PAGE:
Aavasaksa, Ylitornio, Lappi, Finland
Lat. 66° 23′ 52″ N
Lon. 23° 43′ 31″ E
Height ~242 m
Unesco World Heritage List, Site No. 10
Measurement point of the Struve Geodetic Arc No. 31
Main station point
Map of the area
Sightlines to Pullinki, Iso-Horila and Huitaperi are placed on map.
Visit Struve Geodetic Arc on the Google Maps >
Distances to other points
Pullinki, Sweden, about 28 km
Iso-Horila, Finland, about 15 km
Huitaperi, Finland, about 17 km
1845 Struve Geodetic Arc measurements
Existing marks on stones or ground
The measurement point was marked to bedrock with a centre marker and two witness markers. These are now covered by a lookout tower built on top of the highest point of the Aavasaksa Hill in 1969.
The Name information
Name in the “Arc du Méridien de 25º 20′ entre le Danube et la Mer Glaciale mésure depuis 1816 jusqu’en 1855” by F.G.W Struve: AVASAKSA.
Land ownership and zoning
The property belongs to the “Kruununpuisto” of Aavasaksa (State park
of Aavasaksa). The register number of the property is 976-409-5-1.
Management of the site
The property AVASAKSA is served by the Act for Ancient Monuments, The Finnish Law Nr 295/1963, 17.6.1963. The summit area of Aavasaksa has been preserved as a State park of Aavasaksa, “Aavasaksan Kruununpuisto” since 1870s.
Protectorates, nature reserves
Aavasaksa and Torne Valley is the 25th region in a List of National Landscapes of Finland. At the turn of the 20th century, artists often used impressive landscapes to represent the close relationship to the nature of the Finnish people. Twenty-seven landscapes were officially nominated as national landscapes in 1992 in honour of Finland’s 75 years of independence.
Aavasaksa is classified as one of the Nationally Valuable Landscape Areas. The list is maintained by the Finnish Ministry of on a list of 186 areas.
Kruununpuisto nature park was founded in 1877.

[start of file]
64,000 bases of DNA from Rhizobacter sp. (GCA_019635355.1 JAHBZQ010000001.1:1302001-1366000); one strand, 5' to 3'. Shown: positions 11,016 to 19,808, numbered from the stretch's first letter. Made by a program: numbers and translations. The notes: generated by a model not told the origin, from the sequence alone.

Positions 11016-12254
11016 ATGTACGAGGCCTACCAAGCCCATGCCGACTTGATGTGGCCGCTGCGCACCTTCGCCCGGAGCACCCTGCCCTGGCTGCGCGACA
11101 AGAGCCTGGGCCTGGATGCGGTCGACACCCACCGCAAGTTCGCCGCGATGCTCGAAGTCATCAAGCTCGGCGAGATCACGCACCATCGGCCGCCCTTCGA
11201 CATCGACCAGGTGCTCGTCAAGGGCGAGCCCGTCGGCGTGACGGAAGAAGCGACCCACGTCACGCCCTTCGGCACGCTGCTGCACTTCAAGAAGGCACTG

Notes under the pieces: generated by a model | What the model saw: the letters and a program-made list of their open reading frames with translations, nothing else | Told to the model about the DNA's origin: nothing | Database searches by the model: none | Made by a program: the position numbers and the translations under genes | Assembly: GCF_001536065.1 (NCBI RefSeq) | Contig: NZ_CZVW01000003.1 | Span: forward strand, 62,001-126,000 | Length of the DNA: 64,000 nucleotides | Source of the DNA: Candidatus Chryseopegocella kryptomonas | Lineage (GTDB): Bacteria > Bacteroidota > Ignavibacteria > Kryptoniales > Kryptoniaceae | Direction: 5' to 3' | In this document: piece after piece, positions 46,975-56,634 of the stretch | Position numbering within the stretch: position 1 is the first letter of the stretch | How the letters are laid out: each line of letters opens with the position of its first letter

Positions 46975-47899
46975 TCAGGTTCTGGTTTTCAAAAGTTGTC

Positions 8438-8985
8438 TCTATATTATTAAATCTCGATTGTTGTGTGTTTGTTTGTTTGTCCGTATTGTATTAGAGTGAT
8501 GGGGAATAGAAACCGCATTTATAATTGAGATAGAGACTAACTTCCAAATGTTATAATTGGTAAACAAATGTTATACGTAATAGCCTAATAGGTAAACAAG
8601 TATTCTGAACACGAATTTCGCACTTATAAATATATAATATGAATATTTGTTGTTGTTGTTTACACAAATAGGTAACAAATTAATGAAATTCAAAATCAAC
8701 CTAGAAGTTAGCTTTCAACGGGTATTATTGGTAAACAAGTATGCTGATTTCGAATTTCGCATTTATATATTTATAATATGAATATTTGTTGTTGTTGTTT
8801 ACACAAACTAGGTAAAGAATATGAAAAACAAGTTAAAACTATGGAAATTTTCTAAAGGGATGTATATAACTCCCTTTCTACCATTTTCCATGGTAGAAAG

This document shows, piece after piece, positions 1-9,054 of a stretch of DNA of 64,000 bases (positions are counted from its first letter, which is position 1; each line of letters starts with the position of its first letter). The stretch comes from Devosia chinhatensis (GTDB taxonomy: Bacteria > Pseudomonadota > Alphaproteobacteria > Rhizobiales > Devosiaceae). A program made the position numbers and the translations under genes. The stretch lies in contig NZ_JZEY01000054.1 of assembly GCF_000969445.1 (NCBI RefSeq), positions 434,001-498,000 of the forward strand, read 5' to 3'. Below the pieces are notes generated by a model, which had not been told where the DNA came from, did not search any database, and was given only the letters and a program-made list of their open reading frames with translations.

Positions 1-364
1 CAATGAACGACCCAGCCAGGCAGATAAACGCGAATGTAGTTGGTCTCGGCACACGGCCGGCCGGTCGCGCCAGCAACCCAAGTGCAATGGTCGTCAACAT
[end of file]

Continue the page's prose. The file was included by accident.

Nature and description of the environment
Aavasaksa is one of the oldest tourist destinations in Lapland. After Maupertuis’s expedition in the 1730s, when he published his vivid travelogue, Aavasaksa became well-known throughout Europe. But already in the 17th century, Aavasaksa attracted visitors since it was the southernmost point where one could see the midnight sun between the 15th of June and 7th of July.
Aavasaksa Hill is easy to access.
The top of Aavasaksa Hill
Aavasaksa is easy to access as it has been a popular attraction since the 17th century. A road reaches the mountain top. A restaurant and a stage for outdoor performances can be found. A lookout tower resides on the top. Nearby you can discover the Maupertuis monument. Tornio River and Tengeliö River can be seen from the Aavasaksa Hill. On a clear day, you can see far. As the top is covered with forest, you have to climb to the tower to see the surrounding view or walk along a nature trail near the slope of the hill. You can get a 360-degree view on the top of the lookout tower.
The Imperial Lodge (Keisarinmaja) resides also close to the top. It was built in 1882 based on the plans of architect Hugo Emil Saurén. The building is decorated with wood carvings. The Lodge is the first building in Lapland built for the purposes of tourism. Next to it is a Jugend kiosk which was originally built in 1912 to Tornio Pharmacy Park. The kiosk was moved to Aavasaksa in 1959 to cater for tourists.
Accomodation can be found nearby.
A four-kilometre nature trail circles around Aavasaksa Hill. The trail goes near the slope of the hill so there are several lookout spots. An accessible sightseeing platform can be found on the northern side of the hill. It takes about one to three hours to walk around the trail. If it rains the paths can be slippery.